Norman has been gone almost nine years although he is still a household word among his fans. family and friends. Republishing this article was a way of introducing a wonderful human being to those of you who are newcomers and never had the pleasure of meeting or playing against him.   Norman was a perfect role model and an unequaled credit to the game.   The beautiful tribute above leaves little to the imagination.

JKW


7 Comments

JoanieNovember 11th, 2010 at 6:42 am

With all these stories locked away in your head (since you say you don’t want to write a book) — how about writing more stories about the game legends who are only names to us and tell us more about their personal lives. Would certainly make us envision these great players as something other than just bridge heroes — but real people.

JSNovember 11th, 2010 at 6:48 am

Knowing Norman so well, though I was there at the actual memorial service, the tribute once again brought tears to my eyes, A well written accounting by the reporter.

Judy Kay-WolffNovember 11th, 2010 at 6:52 am

To Joanie:

I guess I do have enough ammunition to accommodate your request — and if I don’t, Bobby could sure help. In fact, one of the most charismatic characters (and I do mean characters) was Ozzie Jacoby, a man with no equal. Will get working on that while slaying my other more serious dragons. Thank you for the inspiration

Dave Memphis MOJONovember 11th, 2010 at 11:26 am

I played against Norman and Edgar in a Chicago NABC back in the early Seventies. My partner and I bid and made 7 spades, a contract not likely to be reached by most of the field. Instead of being upset by getting a bad board, Norman just said “Nicely done, boys” (I was young then, geezer now). That’s what kind of a gentleman he was.

Judy Kay-WolffNovember 11th, 2010 at 1:34 pm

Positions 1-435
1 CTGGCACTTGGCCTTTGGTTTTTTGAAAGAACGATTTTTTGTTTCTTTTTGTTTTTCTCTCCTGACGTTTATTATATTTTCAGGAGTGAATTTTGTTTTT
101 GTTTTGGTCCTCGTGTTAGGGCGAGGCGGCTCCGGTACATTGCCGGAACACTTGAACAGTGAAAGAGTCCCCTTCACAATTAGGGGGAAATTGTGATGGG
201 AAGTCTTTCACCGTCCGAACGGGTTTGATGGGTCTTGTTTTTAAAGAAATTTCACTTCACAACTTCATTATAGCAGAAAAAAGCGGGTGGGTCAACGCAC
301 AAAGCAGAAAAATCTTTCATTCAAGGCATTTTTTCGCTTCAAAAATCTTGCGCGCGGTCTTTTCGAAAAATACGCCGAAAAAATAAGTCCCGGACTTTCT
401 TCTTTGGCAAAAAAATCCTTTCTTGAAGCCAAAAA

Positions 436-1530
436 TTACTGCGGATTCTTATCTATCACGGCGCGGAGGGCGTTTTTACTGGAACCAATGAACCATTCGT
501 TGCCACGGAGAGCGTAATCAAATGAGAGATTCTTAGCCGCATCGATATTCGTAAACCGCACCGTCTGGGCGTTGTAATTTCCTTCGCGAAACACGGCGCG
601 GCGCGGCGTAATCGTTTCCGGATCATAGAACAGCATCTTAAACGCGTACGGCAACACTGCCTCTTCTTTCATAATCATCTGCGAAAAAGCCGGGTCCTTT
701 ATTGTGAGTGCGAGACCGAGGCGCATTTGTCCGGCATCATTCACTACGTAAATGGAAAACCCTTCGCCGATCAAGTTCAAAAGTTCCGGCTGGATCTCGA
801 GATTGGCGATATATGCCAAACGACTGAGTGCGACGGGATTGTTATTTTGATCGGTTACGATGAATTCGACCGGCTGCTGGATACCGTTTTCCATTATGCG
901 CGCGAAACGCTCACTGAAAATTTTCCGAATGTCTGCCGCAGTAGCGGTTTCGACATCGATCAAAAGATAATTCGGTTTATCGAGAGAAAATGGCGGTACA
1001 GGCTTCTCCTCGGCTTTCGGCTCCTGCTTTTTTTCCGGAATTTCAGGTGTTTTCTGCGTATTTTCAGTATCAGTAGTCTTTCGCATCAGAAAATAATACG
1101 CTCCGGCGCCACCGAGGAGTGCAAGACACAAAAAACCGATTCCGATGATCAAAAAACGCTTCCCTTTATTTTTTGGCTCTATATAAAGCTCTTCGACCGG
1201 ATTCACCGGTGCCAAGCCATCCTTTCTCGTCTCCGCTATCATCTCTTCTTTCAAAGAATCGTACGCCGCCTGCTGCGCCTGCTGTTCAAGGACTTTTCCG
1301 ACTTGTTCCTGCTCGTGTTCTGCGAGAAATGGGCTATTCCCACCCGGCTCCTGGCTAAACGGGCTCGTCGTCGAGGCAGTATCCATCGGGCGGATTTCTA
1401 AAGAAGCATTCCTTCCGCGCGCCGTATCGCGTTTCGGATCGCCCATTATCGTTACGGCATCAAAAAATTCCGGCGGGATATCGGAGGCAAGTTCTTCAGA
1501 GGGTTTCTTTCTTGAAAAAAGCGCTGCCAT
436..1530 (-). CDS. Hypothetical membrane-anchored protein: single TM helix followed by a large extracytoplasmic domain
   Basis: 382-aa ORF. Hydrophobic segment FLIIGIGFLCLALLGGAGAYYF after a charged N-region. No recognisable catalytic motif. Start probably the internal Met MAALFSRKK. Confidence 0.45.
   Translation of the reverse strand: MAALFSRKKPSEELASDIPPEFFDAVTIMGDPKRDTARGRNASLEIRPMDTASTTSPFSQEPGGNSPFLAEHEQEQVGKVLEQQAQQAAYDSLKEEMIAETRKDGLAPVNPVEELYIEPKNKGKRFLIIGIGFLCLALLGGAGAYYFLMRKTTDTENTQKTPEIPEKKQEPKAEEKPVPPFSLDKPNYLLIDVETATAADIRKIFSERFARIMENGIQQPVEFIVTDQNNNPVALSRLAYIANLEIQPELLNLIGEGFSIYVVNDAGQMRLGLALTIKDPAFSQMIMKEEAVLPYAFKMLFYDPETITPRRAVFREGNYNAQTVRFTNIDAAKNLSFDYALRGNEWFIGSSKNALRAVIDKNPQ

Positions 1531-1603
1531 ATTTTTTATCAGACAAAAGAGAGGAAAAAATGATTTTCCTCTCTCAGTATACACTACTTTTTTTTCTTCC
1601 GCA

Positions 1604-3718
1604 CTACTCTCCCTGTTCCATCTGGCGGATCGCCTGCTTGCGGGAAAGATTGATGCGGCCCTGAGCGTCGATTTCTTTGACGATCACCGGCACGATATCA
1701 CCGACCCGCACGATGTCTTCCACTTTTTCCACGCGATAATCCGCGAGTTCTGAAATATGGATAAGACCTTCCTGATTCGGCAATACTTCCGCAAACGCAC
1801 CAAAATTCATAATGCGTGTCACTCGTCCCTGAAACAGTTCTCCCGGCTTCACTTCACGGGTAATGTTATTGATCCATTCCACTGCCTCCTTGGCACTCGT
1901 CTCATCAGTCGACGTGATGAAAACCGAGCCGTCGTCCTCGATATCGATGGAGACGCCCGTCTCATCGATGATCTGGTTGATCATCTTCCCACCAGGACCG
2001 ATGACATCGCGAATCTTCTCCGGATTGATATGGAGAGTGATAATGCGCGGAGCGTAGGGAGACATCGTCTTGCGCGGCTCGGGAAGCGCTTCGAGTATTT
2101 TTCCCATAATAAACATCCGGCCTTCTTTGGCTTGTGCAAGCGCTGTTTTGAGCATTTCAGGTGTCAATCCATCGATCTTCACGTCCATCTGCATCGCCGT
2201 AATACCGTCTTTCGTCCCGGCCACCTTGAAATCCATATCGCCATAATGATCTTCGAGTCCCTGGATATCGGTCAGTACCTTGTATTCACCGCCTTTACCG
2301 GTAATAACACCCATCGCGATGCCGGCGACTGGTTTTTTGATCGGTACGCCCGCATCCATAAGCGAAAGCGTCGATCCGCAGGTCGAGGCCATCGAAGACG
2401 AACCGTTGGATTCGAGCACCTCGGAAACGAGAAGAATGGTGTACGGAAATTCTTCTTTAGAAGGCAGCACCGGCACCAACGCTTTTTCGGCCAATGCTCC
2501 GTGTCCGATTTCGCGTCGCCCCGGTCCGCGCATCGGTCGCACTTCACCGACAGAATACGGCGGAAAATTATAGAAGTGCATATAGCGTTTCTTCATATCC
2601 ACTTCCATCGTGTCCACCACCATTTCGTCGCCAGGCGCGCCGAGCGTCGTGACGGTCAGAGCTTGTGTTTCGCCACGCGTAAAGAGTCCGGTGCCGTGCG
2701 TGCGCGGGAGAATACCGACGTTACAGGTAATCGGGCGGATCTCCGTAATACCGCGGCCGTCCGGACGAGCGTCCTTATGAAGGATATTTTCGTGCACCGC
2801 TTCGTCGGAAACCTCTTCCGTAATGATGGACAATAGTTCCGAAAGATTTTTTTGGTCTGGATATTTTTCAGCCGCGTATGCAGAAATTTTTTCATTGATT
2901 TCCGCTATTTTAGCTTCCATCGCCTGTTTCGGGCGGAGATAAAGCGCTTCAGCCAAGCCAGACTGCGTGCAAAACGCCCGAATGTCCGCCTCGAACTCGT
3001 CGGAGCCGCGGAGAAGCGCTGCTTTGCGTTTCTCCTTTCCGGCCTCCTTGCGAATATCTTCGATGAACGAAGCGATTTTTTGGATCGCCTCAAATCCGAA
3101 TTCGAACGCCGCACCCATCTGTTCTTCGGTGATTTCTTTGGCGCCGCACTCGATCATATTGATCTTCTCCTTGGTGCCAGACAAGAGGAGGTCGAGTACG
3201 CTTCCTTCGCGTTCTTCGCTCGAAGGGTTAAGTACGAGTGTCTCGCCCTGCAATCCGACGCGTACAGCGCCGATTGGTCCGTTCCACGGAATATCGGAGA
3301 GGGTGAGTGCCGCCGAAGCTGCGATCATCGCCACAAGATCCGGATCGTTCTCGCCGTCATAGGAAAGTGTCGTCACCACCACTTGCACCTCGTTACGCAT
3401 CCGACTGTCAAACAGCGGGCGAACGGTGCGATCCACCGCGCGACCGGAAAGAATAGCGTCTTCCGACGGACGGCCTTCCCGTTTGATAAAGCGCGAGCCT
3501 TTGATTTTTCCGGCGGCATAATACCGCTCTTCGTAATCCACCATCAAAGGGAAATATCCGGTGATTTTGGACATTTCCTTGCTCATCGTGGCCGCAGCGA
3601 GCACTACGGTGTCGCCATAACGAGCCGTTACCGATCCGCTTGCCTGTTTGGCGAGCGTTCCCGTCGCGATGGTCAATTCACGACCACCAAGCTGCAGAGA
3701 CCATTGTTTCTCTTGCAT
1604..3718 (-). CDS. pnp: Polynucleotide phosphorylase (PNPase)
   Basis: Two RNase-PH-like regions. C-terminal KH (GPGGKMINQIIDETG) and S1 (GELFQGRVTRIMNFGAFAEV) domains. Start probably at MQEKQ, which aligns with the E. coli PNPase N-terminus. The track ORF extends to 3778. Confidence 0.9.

Dave, that is a testimonial to the real Norman. He respected the game and admired bridge par excellence. It was from the heart — no phony baloney! It is rewarding to me to hear kind memories from decades ago.

Thanks for sharing.

Judy

PegNovember 11th, 2010 at 3:48 pm

Judy, I did not know Norman very well. Yet, I knew from everything I read and saw that he was a superb bridge player.

What impressed me the most, however, the times that I did see him play, was his demeanor. I never saw him get angry, yell, be sarcastic, and so forth and so on.

When Dave says “he was a gentleman” – that says it all.

Judy Kay-WolffNovember 11th, 2010 at 4:09 pm

Peg:

That was an astute description of Norman. The same held true with me. He was “a perfect gentleman.” Only I, after the completion of a hand, knew I had committed some mortal sin (though not what it was). He would involuntarily

bite down on his lower lip, so I would put a queston mark on my score beside the board number and be informed of what I had been charged with when we returned to our room.

Many a time he would have a sore lip but little by little I did improve. What a lucky gal I am.

First Norman — now Bobby.